Children are hidden victims in the opioid epidemic. Any solution to our addiction crisis must cut through the stigma, or else their future is at risk.
Alicia Reddy, a nurse known as the “addiction angel” of Staten Island, New York, for her unwavering efforts to help those addicted to opioids quit, told me about one addict who couldn’t stop using heroin despite many attempts and multiple rehabilitation programs. Finally, he fathered a child who had a severe bowel disorder requiring several surgeries. In the process of supporting his child and arranging for extensive treatment and followup, this addict finally found a purpose to his life outside of his addiction and was able to quit.
Opioid addiction is more than just a disease, it is a serpent that grabs at the soul and doesn’t let go. The addiction story involves more than the growing number of opioid overdose deaths (more than 47,000 in 2017 alone), it is an entire culture based on false premises. At the heart of the culture is the faulty medical notion that chronic pain should mean an automatic prescription, that it is OK for drug manufacturers to grease the wheel and for doctors to readily write prescriptions for conditions they haven’t fully diagnosed or don’t understand.
The problem then extends beyond the staggering 191 million opioid prescriptions written in 2017 and involves illicit use, where 80% of those addicted to heroin began with prescription drugs, which often aren’t even prescribed for them. The opioid epidemic is an intertwined legal and illegal culture of abuse and misuse leading to addiction.
Opioid fight must include families
The opioid crisis involves more than just individual patients; it strikes at the heart of affected families and through them to entire communities. Treating those addicted requires a deep understanding and an intervention that takes into account many layers of both addiction and the impact it has on others. Medically assisted therapies may help someone quit, but a more comprehensive approach helps them stay clean.
Which is why the nonprofit Sesame Workshop needs to be applauded for its 6-year-old Muppet character Karli, who is representative of an entire troubled group of children in foster care who have parents with addiction. Nearly 6 million children younger than 11 have parents suffering from drug addiction, and of the more than 268,000 children and teens being removed from their families in 2017, more than a third occurred because of a parent with a substance abuse problem.
Karli represents these children and speaks about the problems with adjustment and the disenfranchisement they face.
Top health officials:Use money from opioid lawsuits for treatment and prevention
Children are the hidden victims of the opioid epidemic, and they are also part of the solution, as family impact and damage must be addressed. The nonprofit group Eluna is running 13 camps in several states hit hard by the opioid crisis. These children have experienced trauma and neglect, and many are in foster care. The camps are a place where they can share their feelings with experts and interact with others who are facing the same problems.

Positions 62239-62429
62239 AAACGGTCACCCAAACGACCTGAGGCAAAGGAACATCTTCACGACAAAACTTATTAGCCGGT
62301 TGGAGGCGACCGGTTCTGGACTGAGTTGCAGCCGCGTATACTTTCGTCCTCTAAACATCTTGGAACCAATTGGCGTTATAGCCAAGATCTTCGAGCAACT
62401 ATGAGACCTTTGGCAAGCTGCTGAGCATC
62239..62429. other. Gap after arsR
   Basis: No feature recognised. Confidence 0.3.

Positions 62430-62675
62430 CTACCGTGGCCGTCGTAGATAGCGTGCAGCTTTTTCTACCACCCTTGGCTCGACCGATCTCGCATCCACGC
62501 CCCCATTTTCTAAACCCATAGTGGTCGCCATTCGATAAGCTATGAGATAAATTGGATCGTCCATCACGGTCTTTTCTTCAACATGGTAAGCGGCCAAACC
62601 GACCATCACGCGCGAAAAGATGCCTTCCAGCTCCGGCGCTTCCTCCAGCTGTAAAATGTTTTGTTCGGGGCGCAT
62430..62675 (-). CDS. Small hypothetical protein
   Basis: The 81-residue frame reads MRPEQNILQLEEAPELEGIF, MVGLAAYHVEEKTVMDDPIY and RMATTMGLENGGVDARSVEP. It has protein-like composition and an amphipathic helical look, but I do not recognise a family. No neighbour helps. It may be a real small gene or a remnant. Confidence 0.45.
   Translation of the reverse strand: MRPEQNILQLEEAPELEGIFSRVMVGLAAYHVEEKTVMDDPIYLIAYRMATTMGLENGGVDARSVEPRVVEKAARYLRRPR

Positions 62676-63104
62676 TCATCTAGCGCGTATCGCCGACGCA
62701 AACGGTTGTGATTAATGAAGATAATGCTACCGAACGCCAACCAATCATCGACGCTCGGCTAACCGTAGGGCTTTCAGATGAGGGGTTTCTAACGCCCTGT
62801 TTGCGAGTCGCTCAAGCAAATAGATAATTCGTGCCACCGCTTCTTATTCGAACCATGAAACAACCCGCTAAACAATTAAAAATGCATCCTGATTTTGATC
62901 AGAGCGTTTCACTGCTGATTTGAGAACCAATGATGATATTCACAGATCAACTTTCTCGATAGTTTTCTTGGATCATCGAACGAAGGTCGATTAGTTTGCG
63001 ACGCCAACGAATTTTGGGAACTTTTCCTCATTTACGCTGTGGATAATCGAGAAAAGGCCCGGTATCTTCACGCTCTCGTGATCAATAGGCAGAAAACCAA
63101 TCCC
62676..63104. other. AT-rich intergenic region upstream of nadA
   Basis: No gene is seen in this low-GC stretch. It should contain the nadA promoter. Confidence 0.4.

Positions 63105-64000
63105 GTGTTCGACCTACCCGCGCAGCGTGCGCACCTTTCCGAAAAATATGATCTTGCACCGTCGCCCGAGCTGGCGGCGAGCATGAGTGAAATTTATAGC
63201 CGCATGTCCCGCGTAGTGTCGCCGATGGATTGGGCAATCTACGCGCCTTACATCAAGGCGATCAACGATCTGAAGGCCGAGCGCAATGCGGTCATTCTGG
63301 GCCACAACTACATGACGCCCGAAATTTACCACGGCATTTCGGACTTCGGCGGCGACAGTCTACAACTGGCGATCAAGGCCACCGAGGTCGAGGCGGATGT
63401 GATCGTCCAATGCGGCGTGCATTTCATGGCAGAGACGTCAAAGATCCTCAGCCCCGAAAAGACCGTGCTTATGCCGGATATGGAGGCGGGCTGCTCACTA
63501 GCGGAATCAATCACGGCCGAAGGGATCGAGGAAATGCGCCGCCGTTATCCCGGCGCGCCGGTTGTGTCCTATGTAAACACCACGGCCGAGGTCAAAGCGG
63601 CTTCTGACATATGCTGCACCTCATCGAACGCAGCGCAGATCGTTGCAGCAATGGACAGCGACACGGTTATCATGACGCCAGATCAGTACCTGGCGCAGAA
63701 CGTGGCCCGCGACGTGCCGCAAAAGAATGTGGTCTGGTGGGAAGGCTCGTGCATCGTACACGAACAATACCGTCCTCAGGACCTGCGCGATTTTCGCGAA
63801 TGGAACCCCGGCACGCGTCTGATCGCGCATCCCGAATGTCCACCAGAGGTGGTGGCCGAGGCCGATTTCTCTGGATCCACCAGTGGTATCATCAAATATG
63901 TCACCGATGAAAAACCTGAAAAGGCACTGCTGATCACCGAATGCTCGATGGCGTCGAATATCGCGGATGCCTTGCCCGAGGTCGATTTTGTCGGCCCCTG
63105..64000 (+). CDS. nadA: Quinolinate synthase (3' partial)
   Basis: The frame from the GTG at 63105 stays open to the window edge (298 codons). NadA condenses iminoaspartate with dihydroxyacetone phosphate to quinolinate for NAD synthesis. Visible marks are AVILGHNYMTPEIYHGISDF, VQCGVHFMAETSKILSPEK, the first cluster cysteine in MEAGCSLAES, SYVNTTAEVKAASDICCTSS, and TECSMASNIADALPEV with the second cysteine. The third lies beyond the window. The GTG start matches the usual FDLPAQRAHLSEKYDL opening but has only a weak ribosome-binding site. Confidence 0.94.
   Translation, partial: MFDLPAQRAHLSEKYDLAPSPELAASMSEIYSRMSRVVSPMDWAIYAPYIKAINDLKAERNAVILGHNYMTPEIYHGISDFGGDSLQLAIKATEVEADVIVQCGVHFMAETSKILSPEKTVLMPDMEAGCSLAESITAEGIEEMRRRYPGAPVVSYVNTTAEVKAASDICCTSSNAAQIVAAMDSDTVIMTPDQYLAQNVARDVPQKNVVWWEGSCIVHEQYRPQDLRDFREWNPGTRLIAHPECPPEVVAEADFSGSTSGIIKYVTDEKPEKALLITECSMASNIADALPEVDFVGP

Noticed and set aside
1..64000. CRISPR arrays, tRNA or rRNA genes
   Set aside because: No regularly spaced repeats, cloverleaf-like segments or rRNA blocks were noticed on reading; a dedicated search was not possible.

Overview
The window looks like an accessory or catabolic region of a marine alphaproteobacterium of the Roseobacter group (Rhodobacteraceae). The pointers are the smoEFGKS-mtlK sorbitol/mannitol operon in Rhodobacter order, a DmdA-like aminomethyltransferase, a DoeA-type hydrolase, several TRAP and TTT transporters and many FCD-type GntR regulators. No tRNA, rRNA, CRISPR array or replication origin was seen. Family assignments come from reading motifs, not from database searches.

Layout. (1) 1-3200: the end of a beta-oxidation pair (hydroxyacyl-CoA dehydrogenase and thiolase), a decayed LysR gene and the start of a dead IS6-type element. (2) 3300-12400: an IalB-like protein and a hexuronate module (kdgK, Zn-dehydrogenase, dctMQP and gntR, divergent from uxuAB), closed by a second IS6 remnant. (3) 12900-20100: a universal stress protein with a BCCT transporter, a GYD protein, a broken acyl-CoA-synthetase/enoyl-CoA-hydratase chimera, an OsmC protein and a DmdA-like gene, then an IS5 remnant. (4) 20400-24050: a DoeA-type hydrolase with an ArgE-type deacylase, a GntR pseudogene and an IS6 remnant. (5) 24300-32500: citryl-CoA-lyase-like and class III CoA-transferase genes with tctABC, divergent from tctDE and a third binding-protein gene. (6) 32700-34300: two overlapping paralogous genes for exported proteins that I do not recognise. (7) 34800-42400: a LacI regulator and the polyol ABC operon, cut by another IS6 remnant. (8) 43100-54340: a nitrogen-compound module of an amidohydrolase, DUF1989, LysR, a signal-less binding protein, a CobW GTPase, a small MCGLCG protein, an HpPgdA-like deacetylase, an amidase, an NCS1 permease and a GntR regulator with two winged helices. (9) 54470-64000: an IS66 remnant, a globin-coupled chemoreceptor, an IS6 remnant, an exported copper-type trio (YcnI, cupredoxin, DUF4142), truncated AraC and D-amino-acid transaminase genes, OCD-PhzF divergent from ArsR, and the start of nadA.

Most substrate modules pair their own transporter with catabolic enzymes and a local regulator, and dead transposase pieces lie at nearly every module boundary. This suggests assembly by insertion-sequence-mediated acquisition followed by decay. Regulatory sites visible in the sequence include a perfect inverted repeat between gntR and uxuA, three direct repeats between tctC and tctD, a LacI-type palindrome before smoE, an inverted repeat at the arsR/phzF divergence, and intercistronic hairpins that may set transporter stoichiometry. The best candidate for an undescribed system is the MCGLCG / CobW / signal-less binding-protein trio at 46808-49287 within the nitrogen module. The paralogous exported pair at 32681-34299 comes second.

A compassionate green Muppet
These children are at higher risk of becoming addicted themselves, so the interventions to provide coping skills must occur as early as possible. A three-year study found that close to 100% of children who participated in the Eluna program never used a substance to get high or found themselves in trouble with the juvenile justice system.
As for Karli, a green Muppet with yellow hair, I admire her strength and her character. She exhibits compassion and love for her mother despite her predicament. “Sesame Street” has been around for 50 years. The show has an important history representing misunderstood and troubled children by including one child (Muppet) on the autistic spectrum, another who was impoverished, malnourished and homeless, and another who had a father in jail.
Karli’s story is part of a series of educational videos, storybooks, articles and coloring pages released this month as part of the Sesame Street in Communities project.
Editorial page editor:The opioid crisis hits home. Mine.
Cutting through the stigma attached to addiction is an important part of treatment, aided greatly by supportive families and friends. Embarrassment and shame frequently get in the way of compliance and recovery. I respond to my patients suffering from addiction with nonjudgmental compassion and empathy. It is the “doctors” and drug salesmen who helped to create this problem in the first place who should feel ashamed. For them, I feel no compassion. They need to reconsider their Hippocratic oath.
Marc Siegel, a member of USA TODAY’s Board of Contributors and a Fox News medical correspondent, is a clinical professor of medicine and medical director of Doctor Radio at NYU Langone Medical Center. Follow him on Twitter: @DrMarcSiegel